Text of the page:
The wiring in our Philippine house is described at http://myphilippinelife.com/our-philippine-house-project-philippine-electrical-wiring/
Our electric utility is a cooperative, Ileco 1. Ileco supplies 240v residential service with two service wires, a 240v load and a neutral or ground. We wired our house accordingly, using single-pole breakers. We always anticipated that we’d have a backup generator and so we installed underground two #10 AWG wires from the panel box to the storage room in the garage, where we proposed to put the generator once we bought one.
While New OK sells several brands of generators, the owner recommended the Chinese Weima generators as cheap and reliable, with good availability and fair pricing of parts. We were toying with buying a Honda generator but the owner told us not to waste our money. The basic Honda generator we had in mind sells for about P37,000. We ended up buying a Weima 3200 generator for P13,000. The generator is rated at 2800 watts. Since we only wanted to run lights, fans and refrigerator, we calculated our load at 1,500 watts. Since motors can draw much more current when they start up, we felt that the Weima 3200 would work for us. We wanted to get a unit light enough for us to put in the back of our Toyota Innova to take it in for service. The Weima 3200 weighs about 45 kilos or just about 100 lbs. Moving to a generator in the 5,000 watt range, or getting a diesel generator would mean a 200 lb. unit, too heavy for us to load.
With excitement, we got our new generator home. We started it up just to hear it run. It started on the first pull. Then Bob got out his voltmeter to check the output of the three terminal plug on the front of of the generator. There was a three prong twist-lock outlet. The outlet has three terminals, one load, one neutral and one ground. There was also a separate terminal to ground the generator frame. The voltmeter showed that neither of the output pins provided anything like 240v. One load pin measured 164v to ground and the other about 56v to ground for a total of 220v. The generator was obviously set up to be installed at a residence with TWO load leads. The two generator outputs would then feed about 220v to the panel box. So, how was it possible to use the output of the generator when our system has only one load bus. Bob was kicking himself (as he should) for not anticipating this problem.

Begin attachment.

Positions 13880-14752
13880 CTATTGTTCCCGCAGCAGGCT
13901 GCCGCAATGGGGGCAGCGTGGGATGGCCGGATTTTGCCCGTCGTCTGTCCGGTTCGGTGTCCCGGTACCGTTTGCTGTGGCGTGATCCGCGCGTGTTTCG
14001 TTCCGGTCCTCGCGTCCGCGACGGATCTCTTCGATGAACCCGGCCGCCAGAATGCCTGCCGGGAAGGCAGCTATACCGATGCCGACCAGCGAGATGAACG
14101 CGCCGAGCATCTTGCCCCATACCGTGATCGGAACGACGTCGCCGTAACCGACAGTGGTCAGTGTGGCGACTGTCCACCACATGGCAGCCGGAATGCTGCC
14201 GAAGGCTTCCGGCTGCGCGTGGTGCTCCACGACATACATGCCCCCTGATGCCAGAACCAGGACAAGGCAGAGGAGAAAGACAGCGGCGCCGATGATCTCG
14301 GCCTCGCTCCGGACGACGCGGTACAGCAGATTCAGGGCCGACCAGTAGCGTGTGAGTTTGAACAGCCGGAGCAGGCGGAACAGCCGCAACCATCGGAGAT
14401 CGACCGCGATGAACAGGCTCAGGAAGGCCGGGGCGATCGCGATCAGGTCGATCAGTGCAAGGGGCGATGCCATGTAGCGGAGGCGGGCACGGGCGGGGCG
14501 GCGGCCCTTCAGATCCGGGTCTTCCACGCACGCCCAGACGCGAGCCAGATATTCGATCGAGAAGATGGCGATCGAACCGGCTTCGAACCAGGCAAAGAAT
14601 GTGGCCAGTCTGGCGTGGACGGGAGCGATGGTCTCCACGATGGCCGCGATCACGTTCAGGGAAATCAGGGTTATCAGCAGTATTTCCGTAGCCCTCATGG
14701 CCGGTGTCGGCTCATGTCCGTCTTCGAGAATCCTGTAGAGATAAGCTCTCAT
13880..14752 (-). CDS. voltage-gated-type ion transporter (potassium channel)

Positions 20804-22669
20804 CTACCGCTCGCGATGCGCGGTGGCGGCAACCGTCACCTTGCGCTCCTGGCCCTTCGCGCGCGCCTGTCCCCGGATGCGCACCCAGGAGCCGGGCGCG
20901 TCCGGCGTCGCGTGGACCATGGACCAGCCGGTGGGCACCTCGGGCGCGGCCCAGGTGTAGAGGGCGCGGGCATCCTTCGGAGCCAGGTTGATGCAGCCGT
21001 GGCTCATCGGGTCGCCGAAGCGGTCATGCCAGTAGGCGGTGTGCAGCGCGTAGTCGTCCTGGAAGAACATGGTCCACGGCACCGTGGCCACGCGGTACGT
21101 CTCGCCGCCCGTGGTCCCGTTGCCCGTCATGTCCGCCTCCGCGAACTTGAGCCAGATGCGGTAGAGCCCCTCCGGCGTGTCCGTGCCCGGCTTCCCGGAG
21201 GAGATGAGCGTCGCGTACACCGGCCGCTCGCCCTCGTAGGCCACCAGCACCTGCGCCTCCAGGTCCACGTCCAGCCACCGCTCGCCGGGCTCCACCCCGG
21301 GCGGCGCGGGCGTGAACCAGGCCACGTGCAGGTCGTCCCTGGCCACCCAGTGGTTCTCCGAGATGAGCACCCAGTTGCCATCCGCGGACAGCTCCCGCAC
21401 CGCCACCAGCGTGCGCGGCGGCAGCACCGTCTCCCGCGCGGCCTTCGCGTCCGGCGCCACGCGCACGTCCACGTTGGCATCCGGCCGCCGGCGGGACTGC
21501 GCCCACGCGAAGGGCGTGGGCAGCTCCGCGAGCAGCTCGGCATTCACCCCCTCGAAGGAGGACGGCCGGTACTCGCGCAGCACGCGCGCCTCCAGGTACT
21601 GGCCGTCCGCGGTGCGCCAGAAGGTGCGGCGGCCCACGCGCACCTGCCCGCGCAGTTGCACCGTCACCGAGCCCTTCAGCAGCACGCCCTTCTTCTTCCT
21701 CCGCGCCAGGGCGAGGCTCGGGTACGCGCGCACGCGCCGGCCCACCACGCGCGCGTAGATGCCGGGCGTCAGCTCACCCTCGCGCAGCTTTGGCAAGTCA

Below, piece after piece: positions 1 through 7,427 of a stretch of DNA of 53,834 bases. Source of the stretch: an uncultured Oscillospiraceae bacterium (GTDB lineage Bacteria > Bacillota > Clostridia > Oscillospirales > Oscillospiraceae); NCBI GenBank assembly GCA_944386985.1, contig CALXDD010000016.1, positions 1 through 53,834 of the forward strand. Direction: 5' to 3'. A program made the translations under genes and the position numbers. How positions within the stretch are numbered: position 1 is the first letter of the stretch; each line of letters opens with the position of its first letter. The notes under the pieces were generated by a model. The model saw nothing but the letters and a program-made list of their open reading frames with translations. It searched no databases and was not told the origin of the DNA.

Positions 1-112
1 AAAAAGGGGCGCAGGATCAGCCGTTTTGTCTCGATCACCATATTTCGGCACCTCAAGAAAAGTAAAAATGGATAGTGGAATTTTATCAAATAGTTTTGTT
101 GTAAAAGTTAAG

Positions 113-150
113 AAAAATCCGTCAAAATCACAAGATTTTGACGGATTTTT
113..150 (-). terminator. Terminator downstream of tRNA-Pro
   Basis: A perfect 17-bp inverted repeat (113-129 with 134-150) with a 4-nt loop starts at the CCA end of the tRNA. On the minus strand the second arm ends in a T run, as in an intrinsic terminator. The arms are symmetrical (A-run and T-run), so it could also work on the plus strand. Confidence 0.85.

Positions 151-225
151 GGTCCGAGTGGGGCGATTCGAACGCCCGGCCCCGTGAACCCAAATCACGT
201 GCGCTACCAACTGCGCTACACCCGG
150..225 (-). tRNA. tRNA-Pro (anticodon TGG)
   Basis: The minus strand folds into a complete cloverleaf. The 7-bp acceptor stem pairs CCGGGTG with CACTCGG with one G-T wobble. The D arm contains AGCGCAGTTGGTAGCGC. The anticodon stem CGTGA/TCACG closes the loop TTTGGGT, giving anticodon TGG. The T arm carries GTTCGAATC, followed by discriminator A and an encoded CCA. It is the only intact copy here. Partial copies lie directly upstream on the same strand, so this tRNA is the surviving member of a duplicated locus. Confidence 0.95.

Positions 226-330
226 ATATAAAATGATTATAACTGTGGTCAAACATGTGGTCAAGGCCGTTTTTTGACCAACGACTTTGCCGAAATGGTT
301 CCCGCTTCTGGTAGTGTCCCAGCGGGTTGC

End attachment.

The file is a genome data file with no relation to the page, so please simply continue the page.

A reader of the myphilippinelife.com blog, Andrew Archibald, came to our rescue. All backup generators must be connected in such a way that voltage from the generator can never feed back into the utility lines. To do so would be a grave danger to utility workers. Generally a DPDT transfer switch is installed which allows either the generator or utility power to flow to the main panel box. When the switch is set to “generator” all connections to the utility grid are cut off.
Regarding the above illustration, the top two wires are the feed from the utility company, the bottom two wires are from the generator and the middle pair feed the load and neutral buses of the panel box. There is a cover which encloses the switch but it’s removed so that the wiring can be seen.
With the transfer switch in the normal “utility” mode, the panel box is powered by one 240v load wire and one neutral, both from our electric utility company. The house wiring mirrors this. Each outlet is powered by one 240v load wire and one neutral. Mr. Archibald’s solution is to essentially transform the house circuits when the transfer switch is set to “generator”. Instead of the one “hot” load wire and one neutral from Ileco, the house wiring is supplied by the load and neutral wires from the generator, which, taken together, equal 220v delivered to the outlets. In essence, the wiring of the transfer switch changes the house wiring from the SWER system to a more conventional urban two load wire system. This is the basic solution, but to apply it safely required thinking through some complex neutral and grounding issues. We could never have done this on our own. Mr. Archibald determinedly thought through the issues through and proposed how the wiring should be done. Below is a wiring diagram which shows some aspects of how the transfer switch and panel box were wired. This is only to show how we solved our problem, but it could be very unsafe to try to apply the same solution elsewhere without advice from a good electrical engineer. Note that with the generator in operation, the neutral is delivering some of the load.
We rewired our transfer switch, panel box and generator following Mr. Archibald’s suggestions. It worked almost perfectly. The very next day we had a 8.5 hour power outage and ran the generator for 6.5 hours. It mostly powered the washing machine, water pump and refrigerator. All of those ran fine.
The Weima generator ran flawlessly, using approximately five liters of gasoline for the 6.5 hours or about .75 liter per hour. The fuel tank holds fifteen liters, so overnight operation without a refill seems realistic.
Normally we would not use the generator during the day. Our two main reasons for having a generator are for very long outages, such as in the wake of a typhoon, when we’d need power for our large refrigerator, and being able to run our outdoor security lights at night. We live in a somewhat isolated rural location and feel more vulnerable when our property and the entire neighborhood is pitch black. However these long outages have a silver lining; the karaoke machines and boom boxes all fall silent!